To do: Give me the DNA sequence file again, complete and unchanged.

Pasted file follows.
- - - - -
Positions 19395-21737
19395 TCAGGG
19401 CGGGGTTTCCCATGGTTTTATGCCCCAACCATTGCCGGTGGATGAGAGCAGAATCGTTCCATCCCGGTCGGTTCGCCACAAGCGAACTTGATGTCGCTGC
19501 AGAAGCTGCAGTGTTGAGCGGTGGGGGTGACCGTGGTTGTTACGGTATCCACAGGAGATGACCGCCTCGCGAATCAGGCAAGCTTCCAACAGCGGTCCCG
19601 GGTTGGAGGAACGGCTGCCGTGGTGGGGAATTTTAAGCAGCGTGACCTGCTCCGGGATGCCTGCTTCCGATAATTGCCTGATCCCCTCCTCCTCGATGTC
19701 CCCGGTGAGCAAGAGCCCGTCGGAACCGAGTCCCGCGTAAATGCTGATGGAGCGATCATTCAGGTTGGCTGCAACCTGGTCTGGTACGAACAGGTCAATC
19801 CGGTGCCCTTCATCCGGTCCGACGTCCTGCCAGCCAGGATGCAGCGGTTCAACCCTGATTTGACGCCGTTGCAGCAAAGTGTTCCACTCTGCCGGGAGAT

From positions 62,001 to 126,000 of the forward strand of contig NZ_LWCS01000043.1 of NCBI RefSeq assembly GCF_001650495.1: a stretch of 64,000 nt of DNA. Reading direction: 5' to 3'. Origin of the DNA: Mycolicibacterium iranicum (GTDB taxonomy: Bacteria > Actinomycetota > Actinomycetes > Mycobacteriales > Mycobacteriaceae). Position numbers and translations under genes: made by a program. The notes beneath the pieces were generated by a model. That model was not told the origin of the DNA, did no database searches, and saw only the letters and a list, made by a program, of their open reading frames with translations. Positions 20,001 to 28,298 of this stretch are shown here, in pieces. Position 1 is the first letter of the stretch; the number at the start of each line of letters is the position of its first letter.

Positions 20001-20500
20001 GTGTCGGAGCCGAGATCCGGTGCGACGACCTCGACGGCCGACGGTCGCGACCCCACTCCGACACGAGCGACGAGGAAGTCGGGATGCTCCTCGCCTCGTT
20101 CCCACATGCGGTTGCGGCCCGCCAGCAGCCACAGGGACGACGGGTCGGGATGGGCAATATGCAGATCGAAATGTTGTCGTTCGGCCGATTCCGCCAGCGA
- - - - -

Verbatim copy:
Positions 19395-21737
19395 TCAGGG
19401 CGGGGTTTCCCATGGTTTTATGCCCCAACCATTGCCGGTGGATGAGAGCAGAATCGTTCCATCCCGGTCGGTTCGCCACAAGCGAACTTGATGTCGCTGC
19501 AGAAGCTGCAGTGTTGAGCGGTGGGGGTGACCGTGGTTGTTACGGTATCCACAGGAGATGACCGCCTCGCGAATCAGGCAAGCTTCCAACAGCGGTCCCG
19601 GGTTGGAGGAACGGCTGCCGTGGTGGGGAATTTTAAGCAGCGTGACCTGCTCCGGGATGCCTGCTTCCGATAATTGCCTGATCCCCTCCTCCTCGATGTC
19701 CCCGGTGAGCAAGAGCCCGTCGGAACCGAGTCCCGCGTAAATGCTGATGGAGCGATCATTCAGGTTGGCTGCAACCTGGTCTGGTACGAACAGGTCAATC
19801 CGGTGCCCTTCATCCGGTCCGACGTCCTGCCAGCCAGGATGCAGCGGTTCAACCCTGATTTGACGCCGTTGCAGCAAAGTGTTCCACTCTGCCGGGAGAT

From positions 62,001 to 126,000 of the forward strand of contig NZ_LWCS01000043.1 of NCBI RefSeq assembly GCF_001650495.1: a stretch of 64,000 nt of DNA. Reading direction: 5' to 3'. Origin of the DNA: Mycolicibacterium iranicum (GTDB taxonomy: Bacteria > Actinomycetota > Actinomycetes > Mycobacteriales > Mycobacteriaceae). Position numbers and translations under genes: made by a program. The notes beneath the pieces were generated by a model. That model was not told the origin of the DNA, did no database searches, and saw only the letters and a list, made by a program, of their open reading frames with translations. Positions 20,001 to 28,298 of this stretch are shown here, in pieces. Position 1 is the first letter of the stretch; the number at the start of each line of letters is the position of its first letter.

Positions 20001-20500
20001 GTGTCGGAGCCGAGATCCGGTGCGACGACCTCGACGGCCGACGGTCGCGACCCCACTCCGACACGAGCGACGAGGAAGTCGGGATGCTCCTCGCCTCGTT
20101 CCCACATGCGGTTGCGGCCCGCCAGCAGCCACAGGGACGACGGGTCGGGATGGGCAATATGCAGATCGAAATGTTGTCGTTCGGCCGATTCCGCCAGCGA